Nearly 7 million copies of Time magazine’s annual “Person of the Year” issue are set to arrive in mailboxes and on newsstands in the next few days. The cover declares that Person to be none other than “You. Yes, you.” It explains, “You control the information age. Welcome to your world.” The image is of a computer with a flat screen monitor and a screen-laminate of reflective Mylar. Readers are invited to gaze Narcissus-like at their own reflection.
Managing editor Richard Stengel explains the odd choice. He uploaded a video to YouTube asking for input. The responses were numerous. Within days, the video had “tens of thousands of page views and dozens of video submissions and comments.” People from across the globe sent in nominations for all kinds of different Persons, including “Sacha Baron Cohen, Donald Rumsfeld, Al Gore and many, many votes for the YouTube guys.”
The editors’ choice is presented as an exercise in populism, and that’s certainly an easy line of attack. In unconnected phone conversations over the weekend, nearly a half dozen people joked to me that they were going to put “Time 2006 Person of the Year” on their resumes.
It’s worth noting that the selection was really the opposite of a democratically informed decision. A lot of people put in great efforts to vote for their choices, and what did the staff of Time do? Did they cede some of their coveted big media gatekeeper status and acknowledge the wisdom of the little guy? No. They decided to toss those results and do something completely different: a trend story about the social effects of better, cheaper technology.
The choice was a stretch but, at first glance, not much more than some past picks. In 1982, the personal computer won and in 1988 the editors decided to ring environmentalist alarm bells by naming “Endangered Earth” the “Planet of the Year.” Since the award’s inception in 1927, it has been awarded to a few composite characters, including the American fighting-man (1950); the U.S. scientist (1960); the Baby Boomer (1966); the American woman (1975); and, again, the American soldier (2003).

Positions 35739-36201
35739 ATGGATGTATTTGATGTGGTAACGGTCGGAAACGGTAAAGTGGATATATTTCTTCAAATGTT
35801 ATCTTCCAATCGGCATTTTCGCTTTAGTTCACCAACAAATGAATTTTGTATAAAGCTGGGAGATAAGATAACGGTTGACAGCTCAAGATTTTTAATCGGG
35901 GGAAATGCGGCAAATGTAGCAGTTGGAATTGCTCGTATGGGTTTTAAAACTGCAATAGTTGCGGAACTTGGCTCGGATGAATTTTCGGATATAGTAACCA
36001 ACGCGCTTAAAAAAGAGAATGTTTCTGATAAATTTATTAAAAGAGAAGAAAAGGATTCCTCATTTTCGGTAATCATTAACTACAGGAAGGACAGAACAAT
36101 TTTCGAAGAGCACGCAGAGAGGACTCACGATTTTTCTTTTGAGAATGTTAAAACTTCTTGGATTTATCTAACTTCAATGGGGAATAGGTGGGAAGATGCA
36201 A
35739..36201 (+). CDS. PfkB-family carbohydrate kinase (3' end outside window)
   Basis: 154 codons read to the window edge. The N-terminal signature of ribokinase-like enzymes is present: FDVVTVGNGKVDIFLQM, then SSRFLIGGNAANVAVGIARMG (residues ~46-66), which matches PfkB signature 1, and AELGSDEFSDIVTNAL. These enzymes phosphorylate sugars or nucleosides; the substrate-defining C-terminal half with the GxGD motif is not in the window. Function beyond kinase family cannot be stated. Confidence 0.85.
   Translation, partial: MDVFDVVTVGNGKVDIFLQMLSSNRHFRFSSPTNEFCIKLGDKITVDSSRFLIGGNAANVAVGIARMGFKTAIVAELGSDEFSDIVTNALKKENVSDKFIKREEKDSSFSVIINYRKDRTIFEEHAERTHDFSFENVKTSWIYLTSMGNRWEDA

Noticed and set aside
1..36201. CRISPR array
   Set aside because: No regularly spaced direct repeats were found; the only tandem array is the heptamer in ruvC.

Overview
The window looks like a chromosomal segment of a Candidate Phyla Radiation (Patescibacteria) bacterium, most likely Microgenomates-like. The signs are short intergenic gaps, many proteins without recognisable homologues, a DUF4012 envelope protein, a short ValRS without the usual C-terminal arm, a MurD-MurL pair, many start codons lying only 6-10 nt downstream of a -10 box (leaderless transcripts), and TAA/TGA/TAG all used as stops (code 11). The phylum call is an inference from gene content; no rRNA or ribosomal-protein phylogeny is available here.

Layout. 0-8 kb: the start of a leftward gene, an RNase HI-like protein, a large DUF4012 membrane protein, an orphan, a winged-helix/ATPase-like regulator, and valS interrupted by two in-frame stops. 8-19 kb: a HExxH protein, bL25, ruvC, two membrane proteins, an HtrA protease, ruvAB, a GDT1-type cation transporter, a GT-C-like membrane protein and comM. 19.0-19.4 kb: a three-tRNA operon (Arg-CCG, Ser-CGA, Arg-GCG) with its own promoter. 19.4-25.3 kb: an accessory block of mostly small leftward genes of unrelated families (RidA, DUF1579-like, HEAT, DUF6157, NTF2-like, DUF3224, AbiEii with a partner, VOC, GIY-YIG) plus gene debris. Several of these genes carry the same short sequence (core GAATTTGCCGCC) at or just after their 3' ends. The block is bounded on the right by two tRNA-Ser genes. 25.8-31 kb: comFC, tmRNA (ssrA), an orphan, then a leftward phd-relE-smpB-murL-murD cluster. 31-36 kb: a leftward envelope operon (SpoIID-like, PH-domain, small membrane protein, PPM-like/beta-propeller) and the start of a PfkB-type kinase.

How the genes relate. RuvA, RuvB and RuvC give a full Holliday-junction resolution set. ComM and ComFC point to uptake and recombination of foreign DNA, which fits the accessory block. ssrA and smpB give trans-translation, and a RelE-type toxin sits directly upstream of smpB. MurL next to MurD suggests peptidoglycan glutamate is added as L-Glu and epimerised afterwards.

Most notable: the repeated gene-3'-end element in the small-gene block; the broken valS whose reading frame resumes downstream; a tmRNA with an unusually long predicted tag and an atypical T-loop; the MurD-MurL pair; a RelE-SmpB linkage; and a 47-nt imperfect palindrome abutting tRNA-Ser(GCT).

And yet, there is something uniquely demented about this year’s choice. It claims to celebrate You, the reader, the YouTuber, the amateur, the activist. Editor Stengel goes so far as to compare You to Benjamin Franklin and Thomas Paine. So then what does Time choose to highlight as examples of greatness in action?
Leila is a 20-year-old single Muslim woman who lives in Maryland and posts diary videos on YouTube: “She says um and ah a lot. She has been known to drink and blog. Sometimes she doesn’t speak at all, just runs words across the screen while melancholy singer-songwriter stuff plays in the background.”
Megan Gill is a 22-year-old senior at the University of Portland who just broke up with her boyfriend and changed her status from “dating” to “single” on her Facebook page. She has 708 registered “friends” who check back for regular updates on her site, such as “Megan is so over first semester,” “Megan is bummed about the election results,” “Megan is tired of letting people down.”
Warren Murray and Leanne White are copyeditors at the Guardian who produce their own video podcast, Crash Test Kitchen. It differs from most cooking shows in that they often screw up the recipes and fight on the air.
Kamini is a black French rapper who grew up in a tiny town in the countryside. He may one day be able to quit his job as part-time nurse with great rhymes like, “I wanted to revolt, except that there, there’s nothing to burn./ There’s just one bus for the high school, same for the community center,/ Not worth going and burning a neighbor’s car,/ Cuz they don’t have them, they’ve all got mopeds.” (People who watched the music video on the French version of YouTube were wild about it. Honest.)
There are more examples, but this cross-section should give You a pretty good taste.
As far as trend stories go, this should have been an easy one. That advances in technology are allowing more people to customize and produce their own media is inarguable, and some of the results are truly impressive. Rather than seeking out great examples, the magazine chose to highlight mostly the weird and embarrassing. Why?
Part of the problem is institutional. The issue was written entirely by regular Time staffers and contributors who seem to have great difficulty understanding this strange new media man — especially the part about his hatred of condescension.
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